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Understanding pricing of health technologies in out-of-pocket markets

In many emerging markets, healthcare funding remains very much an out-of-pocket expense. For some, it is the second most important household expenditure after food.

It is critical, therefore, when establishing pricing strategies in such markets that we consider both willingness and ability to pay. We also must consider how these factors may be shaped by a range of external influences, including:

  • patient-relevant product attributes/outcomes
  • patient-access pathway
  • physician endorsement
  • pharmacist recommendation/substitution
  • multichannel information sources
  • friends, family or caregiver attitudes
  • financial support and drug donation programs
  • brand awareness/loyalty

Patients’ priorities vs. physicians’ views

Patient-relevant product attributes and outcomes that would not normally be seen as valuable to government or insurance-based payers or indeed the treating physician may resonate far more with the patient who is also the “payer”. For example, they may be far more willing to pay for convenience. Outcomes demonstrating earlier return to school or work may carry far greater value than would normally be the case in formal health technology assessment, which is too often limited to a view which takes only direct health system costs into account.

Where the physician continues to act as a key gatekeeper, it is critical to understand that their views of what is important to the patient may not be aligned with the patients themselves. Take, for example, breast cancer. While over 70% of physicians believe that patients with breast cancer consider keeping their breast as a top priority, the figure from direct patient research is less than 10%.

Comparison of patient and physician drivers in asthma (GfK Asthma Research, China)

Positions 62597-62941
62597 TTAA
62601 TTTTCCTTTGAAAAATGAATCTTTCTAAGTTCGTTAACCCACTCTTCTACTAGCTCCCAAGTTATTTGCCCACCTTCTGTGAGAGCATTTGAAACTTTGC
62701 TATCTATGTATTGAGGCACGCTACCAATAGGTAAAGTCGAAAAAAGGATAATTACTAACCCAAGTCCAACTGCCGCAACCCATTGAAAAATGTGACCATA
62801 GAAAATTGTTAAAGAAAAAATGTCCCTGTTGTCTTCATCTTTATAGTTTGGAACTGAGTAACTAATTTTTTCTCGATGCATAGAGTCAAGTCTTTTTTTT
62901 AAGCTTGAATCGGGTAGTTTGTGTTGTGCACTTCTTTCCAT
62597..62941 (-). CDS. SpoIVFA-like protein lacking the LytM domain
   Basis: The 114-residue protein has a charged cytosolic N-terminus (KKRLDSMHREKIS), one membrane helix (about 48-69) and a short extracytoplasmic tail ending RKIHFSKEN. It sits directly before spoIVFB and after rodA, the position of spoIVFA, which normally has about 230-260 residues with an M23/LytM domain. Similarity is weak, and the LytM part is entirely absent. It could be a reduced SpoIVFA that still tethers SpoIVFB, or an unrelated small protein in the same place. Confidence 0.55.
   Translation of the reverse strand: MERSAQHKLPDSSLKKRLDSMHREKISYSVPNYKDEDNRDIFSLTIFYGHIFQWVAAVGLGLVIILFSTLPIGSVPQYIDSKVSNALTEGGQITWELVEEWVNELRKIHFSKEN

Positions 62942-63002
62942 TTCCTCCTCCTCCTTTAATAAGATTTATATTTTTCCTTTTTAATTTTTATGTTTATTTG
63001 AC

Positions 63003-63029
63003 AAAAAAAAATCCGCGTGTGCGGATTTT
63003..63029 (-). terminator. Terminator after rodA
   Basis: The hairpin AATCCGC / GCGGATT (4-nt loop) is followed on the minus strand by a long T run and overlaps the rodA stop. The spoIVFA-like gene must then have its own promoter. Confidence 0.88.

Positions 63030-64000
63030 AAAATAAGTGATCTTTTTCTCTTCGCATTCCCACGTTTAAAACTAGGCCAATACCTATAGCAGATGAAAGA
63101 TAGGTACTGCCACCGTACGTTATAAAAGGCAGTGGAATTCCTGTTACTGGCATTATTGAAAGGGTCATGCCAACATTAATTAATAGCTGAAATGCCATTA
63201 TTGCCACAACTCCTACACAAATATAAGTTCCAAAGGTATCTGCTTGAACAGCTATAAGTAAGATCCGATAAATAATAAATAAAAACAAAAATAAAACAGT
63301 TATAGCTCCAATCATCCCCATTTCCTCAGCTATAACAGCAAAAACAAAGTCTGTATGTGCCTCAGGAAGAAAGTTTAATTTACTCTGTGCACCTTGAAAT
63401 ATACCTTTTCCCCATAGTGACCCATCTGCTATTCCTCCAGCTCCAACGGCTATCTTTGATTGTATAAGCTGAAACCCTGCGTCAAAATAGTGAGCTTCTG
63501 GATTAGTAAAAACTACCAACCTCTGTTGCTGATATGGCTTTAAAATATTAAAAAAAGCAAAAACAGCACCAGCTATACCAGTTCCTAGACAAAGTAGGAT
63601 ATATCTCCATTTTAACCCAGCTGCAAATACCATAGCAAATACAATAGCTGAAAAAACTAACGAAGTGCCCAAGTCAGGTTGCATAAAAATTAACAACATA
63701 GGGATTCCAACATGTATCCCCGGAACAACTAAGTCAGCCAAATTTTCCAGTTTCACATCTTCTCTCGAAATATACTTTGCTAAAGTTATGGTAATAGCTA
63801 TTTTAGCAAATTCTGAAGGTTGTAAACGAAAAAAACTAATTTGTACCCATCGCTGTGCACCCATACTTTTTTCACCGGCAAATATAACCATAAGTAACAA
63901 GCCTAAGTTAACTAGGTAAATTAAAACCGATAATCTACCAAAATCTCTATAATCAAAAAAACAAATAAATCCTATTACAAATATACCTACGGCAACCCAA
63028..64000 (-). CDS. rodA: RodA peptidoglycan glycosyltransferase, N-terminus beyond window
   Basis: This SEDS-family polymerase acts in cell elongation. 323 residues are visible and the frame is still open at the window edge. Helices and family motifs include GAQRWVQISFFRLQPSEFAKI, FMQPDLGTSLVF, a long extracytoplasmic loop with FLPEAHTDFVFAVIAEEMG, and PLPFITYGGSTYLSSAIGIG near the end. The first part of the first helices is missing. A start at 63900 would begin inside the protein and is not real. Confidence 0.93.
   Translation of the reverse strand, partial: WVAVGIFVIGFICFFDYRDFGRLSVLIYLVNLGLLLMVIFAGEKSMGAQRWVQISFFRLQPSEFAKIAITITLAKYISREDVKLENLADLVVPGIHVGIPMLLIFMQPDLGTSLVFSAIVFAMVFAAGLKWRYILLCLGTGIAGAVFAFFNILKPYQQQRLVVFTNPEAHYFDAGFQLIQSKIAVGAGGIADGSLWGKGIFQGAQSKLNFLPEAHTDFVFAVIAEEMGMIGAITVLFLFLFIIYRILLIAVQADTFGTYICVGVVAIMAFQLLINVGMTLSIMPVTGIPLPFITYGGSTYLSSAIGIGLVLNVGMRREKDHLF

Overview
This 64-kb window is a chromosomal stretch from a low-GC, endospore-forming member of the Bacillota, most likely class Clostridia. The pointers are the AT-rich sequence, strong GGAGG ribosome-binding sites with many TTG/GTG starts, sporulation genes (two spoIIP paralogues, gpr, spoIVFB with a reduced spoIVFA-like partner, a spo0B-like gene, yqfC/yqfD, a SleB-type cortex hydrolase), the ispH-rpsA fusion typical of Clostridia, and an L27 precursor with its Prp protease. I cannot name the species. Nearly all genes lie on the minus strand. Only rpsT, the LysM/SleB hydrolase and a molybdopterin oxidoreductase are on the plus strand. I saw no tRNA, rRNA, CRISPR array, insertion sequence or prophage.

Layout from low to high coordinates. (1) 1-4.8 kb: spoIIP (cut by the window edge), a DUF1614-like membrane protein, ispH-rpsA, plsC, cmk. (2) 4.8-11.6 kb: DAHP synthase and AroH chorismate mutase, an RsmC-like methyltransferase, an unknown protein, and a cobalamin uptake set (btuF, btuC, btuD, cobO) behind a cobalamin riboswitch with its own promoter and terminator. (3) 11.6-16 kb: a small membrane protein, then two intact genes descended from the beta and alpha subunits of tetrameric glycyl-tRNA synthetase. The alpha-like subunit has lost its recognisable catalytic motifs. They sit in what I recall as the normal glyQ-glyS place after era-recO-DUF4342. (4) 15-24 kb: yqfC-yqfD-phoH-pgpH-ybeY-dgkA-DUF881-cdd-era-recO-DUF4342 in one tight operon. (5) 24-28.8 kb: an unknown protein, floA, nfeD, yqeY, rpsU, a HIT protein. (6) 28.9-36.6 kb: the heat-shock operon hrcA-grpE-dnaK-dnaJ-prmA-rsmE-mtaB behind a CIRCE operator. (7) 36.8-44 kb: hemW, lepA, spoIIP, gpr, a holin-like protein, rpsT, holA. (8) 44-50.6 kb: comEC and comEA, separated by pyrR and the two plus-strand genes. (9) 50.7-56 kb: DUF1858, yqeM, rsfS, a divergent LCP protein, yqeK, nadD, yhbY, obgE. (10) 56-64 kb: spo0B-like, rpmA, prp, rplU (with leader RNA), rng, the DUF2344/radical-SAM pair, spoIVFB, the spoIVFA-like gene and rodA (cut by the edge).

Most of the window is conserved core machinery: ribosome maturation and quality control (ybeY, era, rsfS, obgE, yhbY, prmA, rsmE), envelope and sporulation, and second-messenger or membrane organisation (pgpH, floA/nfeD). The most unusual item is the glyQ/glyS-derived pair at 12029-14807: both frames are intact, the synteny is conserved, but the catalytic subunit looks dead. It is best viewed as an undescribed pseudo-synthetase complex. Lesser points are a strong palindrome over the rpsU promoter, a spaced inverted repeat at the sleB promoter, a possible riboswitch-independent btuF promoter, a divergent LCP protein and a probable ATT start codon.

Consequently, physicians may also make treatment decisions/recommendations based on false assumptions regarding the patient’s willingness to pay.

Physicians: Are they reliable surrogates of patients’ willingness to pay (WTP) or not?

Our research across a range of markets and therapy areas has highlighted how physicians often provide a very unreliable surrogate of patient WTP. It has also revealed significant variation between the impact of different WTP drivers on patients in different markets, socioeconomic groups and disease areas.

Examining evidence-based pricing

We apply our best-in-class approaches to support evidence-based pricing in these self-pay markets, building on many decades of experience in both the prescription and consumer medicines space. By combining our global expertise and local market knowledge, we are able to help clients optimize patient access and uptake in a way which is aligned to our client’s global and regional commercial strategy.

These same approaches are equally valuable in more traditional markets where there has been a shift in financial burden towards the patients through co-payment mechanisms. The US is an obvious example of where co-payments are the norm, and understanding the trade-offs between pricing, tier placement and co-payment are crucial elements of pricing and contracting strategy development.

Tim Fitzgerald is the Managing Director of Market Access at GfK. Please email tim.fitzgerald@gfk.com or leave a comment below to share your thoughts.

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